Why John Leguizamo Says He Didn't ‘Want To Be A Drug Dealer Or A Murderer' The Rest Of His Life

Actor John Leguizamo arrives for the premiere of his new film "Righteous Kill" at the Ziegfeld Theater Wednesday, Sept. 10, 2
Actor John Leguizamo arrives for the premiere of his new film "Righteous Kill" at the Ziegfeld Theater Wednesday, Sept. 10, 2008 in New York. (AP Photo/Jason DeCrow)

John Leguizamo made his television debut in the mid-1980s on “Miami Vice.” He was first cast as the son of an important drug lord and later as one-third of drug dealing trio the Alvarez brothers. Roles like this, the actors now says, are ones he’s made a point to stay away from over the years.

Almost 30 years after his big break, the Colombian-born actor is known for his work in “Romeo + Juliet,” “Ice Age,” Jon Favreau's “Chef,” his own “Fugly!”and most recently “The Experimenter.” The latter is the reason Leguizamo and co-stars Peter Sarsgaard, Winona Ryder and Kellan Lutz sat down with The Hollywood Reporter over the weekend at Sundance.

During the interview, THR asked the cast how they felt about the lack of diversity in this year’s Oscar nominees -- particularly in the acting categories. Before the reporter could finish her question, Leguizamo eagerly raised his hand to respond.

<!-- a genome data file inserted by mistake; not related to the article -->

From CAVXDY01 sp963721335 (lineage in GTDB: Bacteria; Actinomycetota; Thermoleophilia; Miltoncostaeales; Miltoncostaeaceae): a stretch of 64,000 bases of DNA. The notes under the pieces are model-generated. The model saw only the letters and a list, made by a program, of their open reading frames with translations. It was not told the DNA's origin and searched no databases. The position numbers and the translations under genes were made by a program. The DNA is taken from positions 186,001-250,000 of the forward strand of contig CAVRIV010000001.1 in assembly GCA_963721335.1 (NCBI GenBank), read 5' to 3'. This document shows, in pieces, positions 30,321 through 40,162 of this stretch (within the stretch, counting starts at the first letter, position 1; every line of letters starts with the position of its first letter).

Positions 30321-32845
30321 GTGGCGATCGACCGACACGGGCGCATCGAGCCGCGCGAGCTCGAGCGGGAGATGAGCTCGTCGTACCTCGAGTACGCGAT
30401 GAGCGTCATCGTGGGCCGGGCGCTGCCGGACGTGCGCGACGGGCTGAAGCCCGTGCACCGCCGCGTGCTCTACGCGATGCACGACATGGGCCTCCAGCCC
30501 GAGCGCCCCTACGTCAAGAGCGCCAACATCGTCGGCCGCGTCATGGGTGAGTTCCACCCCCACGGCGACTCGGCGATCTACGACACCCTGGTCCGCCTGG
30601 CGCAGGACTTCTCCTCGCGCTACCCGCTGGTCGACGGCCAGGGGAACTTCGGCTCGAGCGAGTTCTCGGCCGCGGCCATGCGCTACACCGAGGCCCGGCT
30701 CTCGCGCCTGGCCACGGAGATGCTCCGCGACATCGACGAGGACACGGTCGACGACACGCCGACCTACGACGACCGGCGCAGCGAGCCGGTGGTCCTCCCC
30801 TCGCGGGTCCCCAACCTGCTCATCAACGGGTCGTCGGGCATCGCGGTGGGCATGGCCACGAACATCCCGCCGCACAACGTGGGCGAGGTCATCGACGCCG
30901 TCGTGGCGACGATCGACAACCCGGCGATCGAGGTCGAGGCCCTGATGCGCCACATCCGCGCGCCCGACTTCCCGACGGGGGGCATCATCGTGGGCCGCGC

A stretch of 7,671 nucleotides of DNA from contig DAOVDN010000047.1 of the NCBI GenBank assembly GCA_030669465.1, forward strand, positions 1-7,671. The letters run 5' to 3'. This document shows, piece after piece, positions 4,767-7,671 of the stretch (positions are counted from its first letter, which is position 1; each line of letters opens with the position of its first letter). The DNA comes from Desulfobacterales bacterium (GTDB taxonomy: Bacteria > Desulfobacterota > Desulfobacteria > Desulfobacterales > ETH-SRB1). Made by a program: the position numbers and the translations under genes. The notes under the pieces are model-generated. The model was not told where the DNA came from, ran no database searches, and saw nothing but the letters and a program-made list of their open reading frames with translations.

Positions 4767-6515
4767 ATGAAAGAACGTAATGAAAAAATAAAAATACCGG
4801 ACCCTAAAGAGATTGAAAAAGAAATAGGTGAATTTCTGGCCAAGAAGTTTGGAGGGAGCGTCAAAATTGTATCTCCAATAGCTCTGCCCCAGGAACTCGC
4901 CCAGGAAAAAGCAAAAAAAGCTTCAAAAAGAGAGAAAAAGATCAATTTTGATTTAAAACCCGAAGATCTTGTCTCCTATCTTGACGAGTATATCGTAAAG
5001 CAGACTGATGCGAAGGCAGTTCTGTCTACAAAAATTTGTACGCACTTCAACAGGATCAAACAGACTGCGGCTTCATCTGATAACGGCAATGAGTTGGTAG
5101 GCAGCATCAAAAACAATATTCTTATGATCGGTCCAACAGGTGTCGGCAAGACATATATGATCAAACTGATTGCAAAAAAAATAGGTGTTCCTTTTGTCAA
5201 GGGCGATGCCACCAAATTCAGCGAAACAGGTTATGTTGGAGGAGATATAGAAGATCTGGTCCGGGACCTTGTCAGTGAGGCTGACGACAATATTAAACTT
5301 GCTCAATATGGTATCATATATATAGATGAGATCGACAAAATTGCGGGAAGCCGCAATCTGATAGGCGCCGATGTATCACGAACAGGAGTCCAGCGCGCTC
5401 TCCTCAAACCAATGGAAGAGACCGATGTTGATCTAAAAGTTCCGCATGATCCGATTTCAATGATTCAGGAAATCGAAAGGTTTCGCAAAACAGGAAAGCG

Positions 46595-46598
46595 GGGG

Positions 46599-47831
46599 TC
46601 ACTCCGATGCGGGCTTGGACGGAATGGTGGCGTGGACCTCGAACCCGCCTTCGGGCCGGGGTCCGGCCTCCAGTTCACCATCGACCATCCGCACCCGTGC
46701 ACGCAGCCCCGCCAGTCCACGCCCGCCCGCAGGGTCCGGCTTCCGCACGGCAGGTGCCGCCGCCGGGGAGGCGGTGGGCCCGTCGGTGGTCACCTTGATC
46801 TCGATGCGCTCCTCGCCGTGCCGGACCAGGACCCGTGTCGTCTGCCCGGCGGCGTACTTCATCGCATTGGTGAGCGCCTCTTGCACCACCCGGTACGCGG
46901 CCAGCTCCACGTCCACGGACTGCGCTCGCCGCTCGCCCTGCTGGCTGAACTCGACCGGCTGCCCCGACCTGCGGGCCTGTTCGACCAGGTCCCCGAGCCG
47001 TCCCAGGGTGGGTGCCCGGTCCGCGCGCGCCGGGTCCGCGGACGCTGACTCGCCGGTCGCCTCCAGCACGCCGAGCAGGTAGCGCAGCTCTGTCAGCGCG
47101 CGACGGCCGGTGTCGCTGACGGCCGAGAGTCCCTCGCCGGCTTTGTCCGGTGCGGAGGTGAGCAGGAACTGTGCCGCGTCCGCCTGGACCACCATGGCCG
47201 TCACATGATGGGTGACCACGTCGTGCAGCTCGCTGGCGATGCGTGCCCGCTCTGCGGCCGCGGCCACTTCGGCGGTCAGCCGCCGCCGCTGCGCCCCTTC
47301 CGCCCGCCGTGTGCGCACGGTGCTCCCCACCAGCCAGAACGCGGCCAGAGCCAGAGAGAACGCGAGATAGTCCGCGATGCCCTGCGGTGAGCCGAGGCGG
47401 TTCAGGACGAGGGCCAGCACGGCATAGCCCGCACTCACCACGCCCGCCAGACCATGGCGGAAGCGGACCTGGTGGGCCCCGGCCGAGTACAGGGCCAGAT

“Well I’ll talk about that right now, because it was a little bleached out and there wasn’t enough color,” Leguizamo said. “Even last year you had ‘12 Years A Slave’ but then all the other Black films had to be knocked out because you could only have one contender.”

Take a look at the video of the question, shared by the actor via Facebook, below:

The video quickly cuts to Leguizamo, who was raised in Queens, talking about the lack of representation for the Latino community in Hollywood.

“Being a large minority in this country and being underrepresented constantly and all the talent and the kids... I go to high schools and I can see how they feel kind of like they’re not part of the American fabric,” the actor continued. “You want to see yourself as a young person, you want to see yourself on the screen because that projects you into the future.”

When the interviewer commented on the star’s work on his one-man shows, like the play turned HBO special “Ghetto Klown,” Leguizamo said those projects were his solution to the lack of non-stereotypical roles available for Latinos.

“Well I had to, I had to,” Leguizamo said. “It was an antidote to the system, to the Hollywouldn’t-ness of it all. You know? And it was that, because I didn’t want to be a drug dealer or a murderer for the rest of my life. That’s not me, that’s not my people.”

And it seems the strategy is working. Earlier this month it was announced that Leguizamo was cast as the lead in CBS’ upcoming comedy “Taxi-22.”



John Leguizamo